On July 16, 1969, Apollo 11 launched from Cape Kennedy and Commander Neil Armstrong, Command Module Pilot Michael Collins and Lunar Module Pilot Edwin “Buzz” Aldrin were on their way to perform the first manned lunar landing. An estimated 650 million people worldwide watched Neil Armstrong land on the Moon and heard him say the now-famous words “That’s one small step for man, one giant leap for mankind.”
In 1961, President Kennedy announced before a joint session of Congress that he believed “this nation should commit itself to achieving the goal, before this decade is out, of landing a man on the moon and returning him safely to Earth.” At the time, the United States was trailing the Soviet Union in the race to space. In the next decade, NASA undertook a number of missions with many successes and one major accident. The Apollo missions tested the resiliency of humans in space, orbited the moon, tested transmissions from space, and finally, at 3:17 PM EST on July 20, 1969, Apollo 11 landed in the Sea of Tranquility.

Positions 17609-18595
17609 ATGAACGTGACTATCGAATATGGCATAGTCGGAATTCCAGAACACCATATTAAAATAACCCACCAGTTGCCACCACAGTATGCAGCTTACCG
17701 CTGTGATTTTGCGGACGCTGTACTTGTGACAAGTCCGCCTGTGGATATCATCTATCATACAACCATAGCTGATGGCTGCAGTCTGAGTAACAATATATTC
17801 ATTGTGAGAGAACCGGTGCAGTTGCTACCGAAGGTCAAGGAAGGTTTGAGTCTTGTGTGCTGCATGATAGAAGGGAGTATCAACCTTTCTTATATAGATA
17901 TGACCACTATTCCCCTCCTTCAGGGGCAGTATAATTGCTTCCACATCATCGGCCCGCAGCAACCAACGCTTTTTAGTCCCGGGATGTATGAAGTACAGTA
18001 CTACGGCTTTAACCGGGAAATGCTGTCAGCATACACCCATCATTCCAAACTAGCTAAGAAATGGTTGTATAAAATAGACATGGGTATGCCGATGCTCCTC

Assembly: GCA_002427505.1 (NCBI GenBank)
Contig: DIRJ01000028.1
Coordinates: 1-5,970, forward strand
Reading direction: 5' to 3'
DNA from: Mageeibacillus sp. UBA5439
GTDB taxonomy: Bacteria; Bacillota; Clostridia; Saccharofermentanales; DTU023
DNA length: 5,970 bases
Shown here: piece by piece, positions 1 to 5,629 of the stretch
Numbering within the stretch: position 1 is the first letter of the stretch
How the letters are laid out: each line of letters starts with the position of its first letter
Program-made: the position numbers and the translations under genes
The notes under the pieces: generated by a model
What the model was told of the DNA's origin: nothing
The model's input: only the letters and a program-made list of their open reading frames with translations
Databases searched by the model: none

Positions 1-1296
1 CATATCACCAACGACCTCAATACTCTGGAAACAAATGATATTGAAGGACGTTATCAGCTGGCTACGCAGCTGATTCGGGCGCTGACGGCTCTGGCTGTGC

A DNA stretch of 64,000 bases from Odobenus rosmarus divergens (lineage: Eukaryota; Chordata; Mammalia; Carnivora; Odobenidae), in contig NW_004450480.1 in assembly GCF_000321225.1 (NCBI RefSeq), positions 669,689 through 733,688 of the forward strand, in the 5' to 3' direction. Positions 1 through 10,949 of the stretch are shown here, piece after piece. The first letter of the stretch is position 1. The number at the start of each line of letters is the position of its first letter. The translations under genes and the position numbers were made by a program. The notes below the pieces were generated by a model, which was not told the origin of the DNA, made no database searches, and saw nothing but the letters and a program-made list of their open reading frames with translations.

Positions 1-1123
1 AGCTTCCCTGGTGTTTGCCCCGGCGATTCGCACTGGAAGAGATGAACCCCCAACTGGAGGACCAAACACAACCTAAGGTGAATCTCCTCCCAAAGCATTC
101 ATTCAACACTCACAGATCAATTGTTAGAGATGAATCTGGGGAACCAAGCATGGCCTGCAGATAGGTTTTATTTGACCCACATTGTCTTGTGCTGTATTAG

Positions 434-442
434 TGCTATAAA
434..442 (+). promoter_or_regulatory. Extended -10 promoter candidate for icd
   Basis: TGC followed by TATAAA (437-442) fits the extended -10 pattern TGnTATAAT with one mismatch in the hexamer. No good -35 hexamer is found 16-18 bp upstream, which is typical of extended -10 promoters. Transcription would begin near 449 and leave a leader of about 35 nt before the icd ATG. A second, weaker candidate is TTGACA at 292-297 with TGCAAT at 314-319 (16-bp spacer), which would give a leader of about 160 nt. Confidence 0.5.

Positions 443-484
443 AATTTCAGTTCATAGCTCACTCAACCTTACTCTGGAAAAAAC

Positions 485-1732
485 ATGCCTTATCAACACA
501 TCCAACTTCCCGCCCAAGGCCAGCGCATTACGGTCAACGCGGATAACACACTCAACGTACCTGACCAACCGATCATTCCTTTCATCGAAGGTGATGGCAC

At 10:56 PM on July 20th, Neil Armstrong stepped off the ladder and on to the Moon’s surface and was joined by Buzz Aldrin shortly after. The astronauts collected samples of lunar soil and solar wind, took extensive observations and left equipment behind for continued experiments. The historical lunar walk took just over two hours but the material collected and experiments conducted are still giving us new information today. Apollo 11 splashed down in the Pacific Ocean on July 24th.
Would you like to learn more about the Apollo 11 mission? NASA will be airing television specials on NASA TV and celebrating the milestones of Apollo 11 on their social media channels. You can also learn about the 400,000 men and women who worked on all aspects of Apollo and learn about the technology behind the mission at We Hack the Moon.
Several new books and DVDs have been released for the 50th anniversary of the Moon landing; click an image below to view them and request them from our catalog.